Another one of her main priorities, particularly before school starts, is to make sure all of Adam’s inhalers have enough medicine in them. As such, Cristin relies on inhalers fitted with dose counters to help both her and Adam better manage his asthma. A dose counter works by showing the user exactly how many doses are left in the inhaler — similar to looking at a bottle of pills to see how much medicine is left.
“I think dose counters are one of the best things ever invented,” Cristin said. “Before they were integrated into inhalers, you were blindly leading your child. You had no idea how much medicine was left.”
Dr. Parikh also noted that the addition of a dose counter to asthma management can create a helpful dialogue between patients and their doctors. She explained how the dose counter allows the doctor to see how much medicine has been used since the previous visit and determine if a patient is using their rescue inhaler too frequently.
“When using an inhaler that does not include a dose counter, you really are taking a gamble on your life,” said Cristin.
For additional information on the importance of dose counters, visit KnowYourCount.com, and for more on Ben and Cristin’s story, visit www.BenWasHere.org.
Mrs. Buckley has been compensated for her time in contributing this program.
(BPT) - Your toddler sits in unusually quiet concentration as you smile and give two thumbs up, the universal sign of encouragement between parent and child. After what seems like an eternity, when you're about to give up hope, you suddenly hear the long-awaited sound of victory - that little tinkle that signifies potty training success!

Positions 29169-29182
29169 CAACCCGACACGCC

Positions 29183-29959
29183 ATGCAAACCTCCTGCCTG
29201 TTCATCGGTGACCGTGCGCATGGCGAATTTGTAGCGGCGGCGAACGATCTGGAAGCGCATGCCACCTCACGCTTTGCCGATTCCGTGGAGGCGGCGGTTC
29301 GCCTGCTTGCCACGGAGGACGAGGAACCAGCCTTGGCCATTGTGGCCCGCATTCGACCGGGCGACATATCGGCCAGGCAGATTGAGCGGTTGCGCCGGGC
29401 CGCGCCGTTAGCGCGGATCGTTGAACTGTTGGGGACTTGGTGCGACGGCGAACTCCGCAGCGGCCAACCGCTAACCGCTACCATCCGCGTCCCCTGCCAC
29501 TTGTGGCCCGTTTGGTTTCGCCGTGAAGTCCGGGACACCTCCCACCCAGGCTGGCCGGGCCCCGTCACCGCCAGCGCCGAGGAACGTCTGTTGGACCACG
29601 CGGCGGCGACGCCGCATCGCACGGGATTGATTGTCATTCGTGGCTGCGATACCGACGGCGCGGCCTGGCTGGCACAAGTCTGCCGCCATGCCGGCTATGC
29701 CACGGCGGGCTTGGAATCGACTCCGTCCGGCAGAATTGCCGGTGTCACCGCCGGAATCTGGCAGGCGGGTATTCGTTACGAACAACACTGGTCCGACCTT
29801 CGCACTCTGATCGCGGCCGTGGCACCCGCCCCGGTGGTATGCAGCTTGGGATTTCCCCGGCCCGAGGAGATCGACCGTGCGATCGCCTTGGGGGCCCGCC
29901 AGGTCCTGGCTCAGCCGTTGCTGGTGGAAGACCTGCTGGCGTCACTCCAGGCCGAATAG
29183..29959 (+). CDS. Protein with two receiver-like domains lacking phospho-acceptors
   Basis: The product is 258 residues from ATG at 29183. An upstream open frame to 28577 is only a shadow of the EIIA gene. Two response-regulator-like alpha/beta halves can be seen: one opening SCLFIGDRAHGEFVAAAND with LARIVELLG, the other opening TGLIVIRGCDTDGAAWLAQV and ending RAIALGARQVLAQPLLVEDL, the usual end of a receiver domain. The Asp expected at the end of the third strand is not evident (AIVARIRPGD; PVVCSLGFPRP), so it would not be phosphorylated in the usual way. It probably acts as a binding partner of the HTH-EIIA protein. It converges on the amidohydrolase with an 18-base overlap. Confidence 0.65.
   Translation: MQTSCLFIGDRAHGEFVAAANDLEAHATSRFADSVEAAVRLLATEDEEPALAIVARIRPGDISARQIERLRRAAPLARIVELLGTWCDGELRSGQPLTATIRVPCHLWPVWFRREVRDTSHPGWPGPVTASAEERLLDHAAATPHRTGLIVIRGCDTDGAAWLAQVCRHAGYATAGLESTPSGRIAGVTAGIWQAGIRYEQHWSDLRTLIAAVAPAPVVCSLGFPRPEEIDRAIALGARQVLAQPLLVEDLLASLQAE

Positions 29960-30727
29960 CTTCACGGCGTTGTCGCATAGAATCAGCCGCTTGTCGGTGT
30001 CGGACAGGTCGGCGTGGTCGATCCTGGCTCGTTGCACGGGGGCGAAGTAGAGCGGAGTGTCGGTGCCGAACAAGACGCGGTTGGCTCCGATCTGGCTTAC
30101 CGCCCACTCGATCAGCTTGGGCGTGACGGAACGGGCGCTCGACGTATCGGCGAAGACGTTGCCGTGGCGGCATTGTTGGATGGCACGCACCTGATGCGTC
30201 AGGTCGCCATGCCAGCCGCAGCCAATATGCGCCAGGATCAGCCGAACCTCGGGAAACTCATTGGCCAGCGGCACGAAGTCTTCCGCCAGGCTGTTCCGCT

Before having kids, most parents would never imagine they'd be so excited for another person to go to the bathroom. While potty training is an eagerly anticipated milestone for toddlers and parents alike, it is important to note there will be victories and setbacks along the way. This is why both parents and toddlers need to stay encouraged throughout the journey.
Dr. Laura Jana - pediatric, parenting and early childhood expert - encourages parents to always keep in mind that potty training is a learning experience unique to each child. Even when things don't go as planned, you can be your child's best coach.
"Parents want potty training to be a positive experience for their toddlers, but leaks, accidents and less-than-successful attempts to switch from training pants to diapers can often feel like setbacks," says Jana. "By shifting our thinking and focusing efforts on helping them overcome these common obstacles, we can best help our little ones ultimately achieve and celebrate potty training success."